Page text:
These early Malmros’s films are so casually—one might say invisibly—structured that they can seem as if they’re being made up as they go. Boys, with its clear three-age, three-act plot, is the most schematic of the three. In a cut 30 minutes into the film, young Ole—the movie’s hero—transforms from a timid 8-year-old into a handsome, immaculately groomed teen. Thirty minutes and one dashed relationship later, we find him again, this time as a cockily confident, sexually hungry young man pursuing a forbidden liaison at a girl’s nursing school dormitory.
It’s in his slightly overzealous drawing of links between these episodes that Malmros risks letting the movie devolve into a developmental study. The youth at the center of Boys discovers sex textbook-style, stage by stage: witness the marked correspondence between how 8-year-old Ole lingers outside his family’s house on a warm summer night, how his teenage self hovers below his ex-girlfriend’s window, and how, a few years later, we see him unsteadily climb past the lit windows of a nurses’ dormitory. When it arrives, the movie’s epilogue—a scene of Ole getting foiled from engaging in some pre-pubescent erotic horseplay with a boy his age—feels a little too emphatic, a punch line that draws attention to itself.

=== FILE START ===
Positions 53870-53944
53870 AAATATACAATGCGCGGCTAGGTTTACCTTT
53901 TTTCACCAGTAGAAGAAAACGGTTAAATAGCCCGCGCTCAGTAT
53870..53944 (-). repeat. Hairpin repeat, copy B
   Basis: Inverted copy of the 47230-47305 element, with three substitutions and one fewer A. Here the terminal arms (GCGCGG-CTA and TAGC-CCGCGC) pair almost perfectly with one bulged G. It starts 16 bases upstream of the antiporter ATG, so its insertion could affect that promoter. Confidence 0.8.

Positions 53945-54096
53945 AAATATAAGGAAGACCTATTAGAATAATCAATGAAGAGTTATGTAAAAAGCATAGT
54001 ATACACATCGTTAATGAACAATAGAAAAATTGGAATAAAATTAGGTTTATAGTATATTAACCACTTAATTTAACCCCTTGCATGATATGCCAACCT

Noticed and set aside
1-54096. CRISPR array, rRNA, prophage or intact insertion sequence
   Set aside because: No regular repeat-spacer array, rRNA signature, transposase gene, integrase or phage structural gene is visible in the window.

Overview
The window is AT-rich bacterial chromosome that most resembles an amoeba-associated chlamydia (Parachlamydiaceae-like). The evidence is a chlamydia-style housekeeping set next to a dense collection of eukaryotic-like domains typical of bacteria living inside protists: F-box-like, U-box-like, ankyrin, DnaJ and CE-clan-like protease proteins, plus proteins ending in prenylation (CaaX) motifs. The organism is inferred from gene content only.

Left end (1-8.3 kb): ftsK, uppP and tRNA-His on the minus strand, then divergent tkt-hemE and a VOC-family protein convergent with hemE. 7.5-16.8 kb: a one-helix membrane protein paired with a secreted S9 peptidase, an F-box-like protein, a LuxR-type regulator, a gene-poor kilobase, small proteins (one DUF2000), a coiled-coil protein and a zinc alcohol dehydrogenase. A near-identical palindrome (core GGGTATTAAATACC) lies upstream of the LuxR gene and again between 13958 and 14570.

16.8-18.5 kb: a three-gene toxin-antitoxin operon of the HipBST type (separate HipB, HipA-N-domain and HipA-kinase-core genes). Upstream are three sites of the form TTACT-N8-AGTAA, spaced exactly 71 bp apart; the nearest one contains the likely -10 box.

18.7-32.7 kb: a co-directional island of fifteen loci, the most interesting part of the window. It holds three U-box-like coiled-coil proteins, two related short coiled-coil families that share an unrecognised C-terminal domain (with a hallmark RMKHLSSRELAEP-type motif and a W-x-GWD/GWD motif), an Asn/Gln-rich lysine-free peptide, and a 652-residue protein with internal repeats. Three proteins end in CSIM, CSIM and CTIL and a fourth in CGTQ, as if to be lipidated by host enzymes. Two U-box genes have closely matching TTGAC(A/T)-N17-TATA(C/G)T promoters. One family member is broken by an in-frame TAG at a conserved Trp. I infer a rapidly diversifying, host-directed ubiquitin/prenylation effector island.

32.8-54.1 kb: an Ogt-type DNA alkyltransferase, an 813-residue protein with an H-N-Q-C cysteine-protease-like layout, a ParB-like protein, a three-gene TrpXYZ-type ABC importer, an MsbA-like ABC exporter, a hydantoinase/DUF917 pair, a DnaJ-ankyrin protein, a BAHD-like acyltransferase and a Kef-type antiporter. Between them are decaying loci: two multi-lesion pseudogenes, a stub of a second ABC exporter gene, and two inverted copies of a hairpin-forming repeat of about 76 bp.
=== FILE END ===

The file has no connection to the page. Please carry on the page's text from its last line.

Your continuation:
Where Boys improves thrillingly on Lars Ole, 5C is in the presence it gives its female characters. The women Ole pursues arguably make more of an impression than he does: Marianne, his first love, with her precociously wise, reflective temper and her air of shuffling between conflicting romantic desires; then Marethe, the nurse who directs him playfully through their curtailed one-night stand. Malmros’s style is, on the whole, too decorous and modest to handle any full-blooded sex (the love in his early movies is always unrequited), but he’s an expert at staging the shifty, dancelike navigations that lead up to a sexual encounter. The question Marethe asks Ole after he’s persuaded her to lay down next to him on her bed—“what now?”—is Malmros’s cue to disrupt the couple’s privacy; it’s as if she’s beckoning the movie down a path it’s not equipped to follow.